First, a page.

Mount Hermon Charles A. Kennedy email@example.com (603) 223-0731 Henry Kusel is still in the insurance and financial services business with his children as associates in offices in Connecticut, New Jersey, and Florida. He admits he is getting older but, thankfully, his health is holding up. • From upstate New York, Leon Carapetyan wrote that he visited his brother, Ara Carapetyan ’46, in Austin, Texas, where Ara conducts the University Presbyterian Choir. Leon retired from leading the Oswego Festival Chorus last year, but notes that “music is good for a long life.” He hopes to sing in Amahl and the Night Visitors one more time, and he mentioned another of our class singers, Roly Coates. With psychic promptitude, the phone rang and it was Roly, who once sang the role of Melchior in Amahl. After all those years singing, Roly is concentrating on pencil drawings these days. • Your scribe continues to be involved in singing, but has been working on immigration and refugee issues in New Hampshire. People apprehended in Texas are sent to New Hampshire for jail time while awaiting bail and asylum hearings. Their court appearances are in the Boston area, so the logistics can get weird. But we work as best we can. • I went to New Jersey in December for the memorial service of Kenneth Franz ’42 and his wife, Edna; Ken died in April, she in October. Last October, there was a committal service in the Northfield Cemetery, where Ken and Edna were buried next to Ken’s father and mother. • Bob McManus is now part of the bionic generation with a new hip and is interested in exchanging ideas on the environment with classmates. Seems that Hermonites stay involved in constructive causes a long time. Contact me for Bob’s email address. • Albert “Andy” Anderson suddenly lost sight in his left eye, perhaps due to a local stroke. We wish him a speedy and full recovery. Andy has been winding down “Providence Radio,” a gospel program on WSAR, Fall River, Mass., which was founded by his late son, Paul. If you’d like to reach Andy, contact me for his email address. • Finally, Jack Daggett keeps in touch regularly with news of classmates he garners from phone calls, or to ask questions about a song the Triple Quartet may (or may not) have sung in 1946. Or about working with Gerald “Q” Moshiri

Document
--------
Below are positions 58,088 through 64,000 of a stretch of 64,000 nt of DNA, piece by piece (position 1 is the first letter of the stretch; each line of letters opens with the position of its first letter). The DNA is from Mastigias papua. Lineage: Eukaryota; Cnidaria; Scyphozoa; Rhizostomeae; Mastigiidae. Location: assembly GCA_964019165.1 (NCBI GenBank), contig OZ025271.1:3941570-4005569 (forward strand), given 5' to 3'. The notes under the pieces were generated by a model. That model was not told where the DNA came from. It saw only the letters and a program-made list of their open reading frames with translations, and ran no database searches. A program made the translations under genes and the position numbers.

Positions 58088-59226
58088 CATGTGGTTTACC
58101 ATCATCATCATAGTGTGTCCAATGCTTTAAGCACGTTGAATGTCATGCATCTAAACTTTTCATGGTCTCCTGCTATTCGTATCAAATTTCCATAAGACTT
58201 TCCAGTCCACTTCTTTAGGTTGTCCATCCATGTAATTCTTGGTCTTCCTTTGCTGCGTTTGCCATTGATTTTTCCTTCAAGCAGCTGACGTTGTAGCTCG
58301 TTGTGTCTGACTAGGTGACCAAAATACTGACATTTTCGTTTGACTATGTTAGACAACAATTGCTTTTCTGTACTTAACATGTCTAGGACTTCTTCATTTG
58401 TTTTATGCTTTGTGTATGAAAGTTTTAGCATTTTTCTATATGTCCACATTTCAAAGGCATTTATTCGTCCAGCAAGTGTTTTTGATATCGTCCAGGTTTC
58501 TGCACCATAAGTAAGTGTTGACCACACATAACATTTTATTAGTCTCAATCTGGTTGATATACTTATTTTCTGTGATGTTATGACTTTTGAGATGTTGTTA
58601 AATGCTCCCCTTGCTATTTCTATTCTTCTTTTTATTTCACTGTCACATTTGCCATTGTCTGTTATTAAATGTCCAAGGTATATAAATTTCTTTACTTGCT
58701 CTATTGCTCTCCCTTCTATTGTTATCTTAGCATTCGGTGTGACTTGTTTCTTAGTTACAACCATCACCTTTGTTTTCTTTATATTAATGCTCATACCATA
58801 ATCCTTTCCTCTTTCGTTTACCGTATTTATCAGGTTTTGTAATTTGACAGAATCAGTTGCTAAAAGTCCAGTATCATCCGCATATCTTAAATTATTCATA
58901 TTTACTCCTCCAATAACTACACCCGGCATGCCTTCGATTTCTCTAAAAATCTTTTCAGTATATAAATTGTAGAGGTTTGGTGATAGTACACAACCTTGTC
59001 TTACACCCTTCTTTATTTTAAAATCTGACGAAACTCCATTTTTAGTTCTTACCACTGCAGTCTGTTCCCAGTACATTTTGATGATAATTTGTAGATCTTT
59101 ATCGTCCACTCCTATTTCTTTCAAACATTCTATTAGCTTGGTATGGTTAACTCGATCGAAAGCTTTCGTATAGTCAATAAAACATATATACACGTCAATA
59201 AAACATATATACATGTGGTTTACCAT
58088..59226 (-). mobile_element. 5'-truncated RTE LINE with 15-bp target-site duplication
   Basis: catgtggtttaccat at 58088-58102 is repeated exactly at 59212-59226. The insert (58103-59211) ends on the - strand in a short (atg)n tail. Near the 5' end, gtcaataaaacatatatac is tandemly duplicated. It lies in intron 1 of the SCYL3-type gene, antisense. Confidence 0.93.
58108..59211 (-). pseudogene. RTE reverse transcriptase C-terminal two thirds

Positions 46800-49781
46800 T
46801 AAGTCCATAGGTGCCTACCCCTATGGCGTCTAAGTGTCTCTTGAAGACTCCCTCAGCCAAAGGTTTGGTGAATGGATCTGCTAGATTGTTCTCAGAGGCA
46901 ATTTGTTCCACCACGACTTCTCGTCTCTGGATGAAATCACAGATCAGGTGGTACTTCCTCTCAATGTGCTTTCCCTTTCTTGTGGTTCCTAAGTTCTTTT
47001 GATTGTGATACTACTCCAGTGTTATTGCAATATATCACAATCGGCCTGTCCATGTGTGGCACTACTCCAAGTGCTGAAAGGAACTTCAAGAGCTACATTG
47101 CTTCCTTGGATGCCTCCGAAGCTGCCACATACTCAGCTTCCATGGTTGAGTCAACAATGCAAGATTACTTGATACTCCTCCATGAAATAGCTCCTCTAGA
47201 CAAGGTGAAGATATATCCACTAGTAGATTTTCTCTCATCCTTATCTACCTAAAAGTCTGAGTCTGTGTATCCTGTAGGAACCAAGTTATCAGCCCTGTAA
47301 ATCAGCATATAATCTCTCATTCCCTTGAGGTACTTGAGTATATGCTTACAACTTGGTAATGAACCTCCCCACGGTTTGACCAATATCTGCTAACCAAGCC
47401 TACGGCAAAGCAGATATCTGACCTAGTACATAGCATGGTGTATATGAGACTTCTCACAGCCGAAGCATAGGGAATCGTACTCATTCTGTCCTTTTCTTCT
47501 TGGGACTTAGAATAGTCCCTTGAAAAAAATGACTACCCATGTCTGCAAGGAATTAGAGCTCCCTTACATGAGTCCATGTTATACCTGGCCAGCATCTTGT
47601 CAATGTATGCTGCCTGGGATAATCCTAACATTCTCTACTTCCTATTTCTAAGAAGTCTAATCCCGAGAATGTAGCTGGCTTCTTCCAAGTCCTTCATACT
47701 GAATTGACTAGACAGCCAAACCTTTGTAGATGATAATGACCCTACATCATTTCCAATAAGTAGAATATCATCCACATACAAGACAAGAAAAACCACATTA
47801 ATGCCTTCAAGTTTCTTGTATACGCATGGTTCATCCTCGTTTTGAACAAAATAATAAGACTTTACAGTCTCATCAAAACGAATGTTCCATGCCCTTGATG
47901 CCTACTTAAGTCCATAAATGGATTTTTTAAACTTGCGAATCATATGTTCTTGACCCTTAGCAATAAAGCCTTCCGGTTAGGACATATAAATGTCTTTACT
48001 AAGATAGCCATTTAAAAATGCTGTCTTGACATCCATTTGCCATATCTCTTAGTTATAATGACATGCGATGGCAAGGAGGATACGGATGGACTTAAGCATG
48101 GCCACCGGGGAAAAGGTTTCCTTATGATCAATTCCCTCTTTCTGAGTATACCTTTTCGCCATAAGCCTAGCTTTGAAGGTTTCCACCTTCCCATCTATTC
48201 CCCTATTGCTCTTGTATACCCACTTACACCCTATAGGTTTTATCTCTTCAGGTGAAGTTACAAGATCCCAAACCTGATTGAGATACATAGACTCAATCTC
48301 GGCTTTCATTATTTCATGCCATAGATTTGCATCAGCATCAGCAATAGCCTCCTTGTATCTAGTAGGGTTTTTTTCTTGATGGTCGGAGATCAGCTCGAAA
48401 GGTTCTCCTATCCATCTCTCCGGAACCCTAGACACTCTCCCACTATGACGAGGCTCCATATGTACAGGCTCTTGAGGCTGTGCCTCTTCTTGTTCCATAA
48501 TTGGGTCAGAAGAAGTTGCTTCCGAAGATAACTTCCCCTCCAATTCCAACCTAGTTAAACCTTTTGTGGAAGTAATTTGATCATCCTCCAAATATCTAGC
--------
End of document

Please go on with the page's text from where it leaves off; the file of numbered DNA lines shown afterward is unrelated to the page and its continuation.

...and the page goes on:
Northfield Mount Hermon Please send news to: firstname.lastname@example.org
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Mount Hermon Jim Hanchett firstname.lastname@example.org • David Durham email@example.com
Northfield Mount Hermon Janet-Marie Fitzgerald Whitley firstname.lastname@example.org We lost a very distinguished class member on 11/4/2017: Anna Johnston Taylor. She entered Northfield in her sophomore year. At that time, Northfield was one of the few schools that accepted black students. After graduation, Anna earned her bachelor’s degree from Barnard College in 1954 and a law degree from Yale in 1957. She was one of only five women in Yale’s graduating class. She then landed a job as staff lawyer in the Solicitor’s Office of the Department of Labor in Washington, D.C. It was there she met Charles Diggs Jr., an up-and-coming Michigan congressman. They married in 1960, moved to Detroit, and had two children. In 1964, Anna went to Mississippi with other lawyers to represent civil rights workers who were jailed for registering black people to vote. On the day of Anna’s arrival, three of those workers disappeared. The group questioned the sheriff, but to no avail. The sheriff later was implicated in their murders. In the mid-1970s, after the breakup of her marriage, Anna successfully helped Senator Coleman Young become Detroit’s first black mayor. Mayor Young invited Anna to join the city’s law department to help him integrate city government. In 1976, Anna married the director of the Michigan Employment Security Commission, S. Martin Taylor. She worked on Jimmy Carter’s presidential campaign, and, in 1979, President Carter nominated her for the U.S. District Court bench in Detroit. She was the first black female federal district judge in the U.S. Circuit. In the years that followed, she presided over a series of high-profile cases and served as chief judge of the court during 1997–98. She took senior status in 1999 and
The Magazine of Northfield Mount Hermon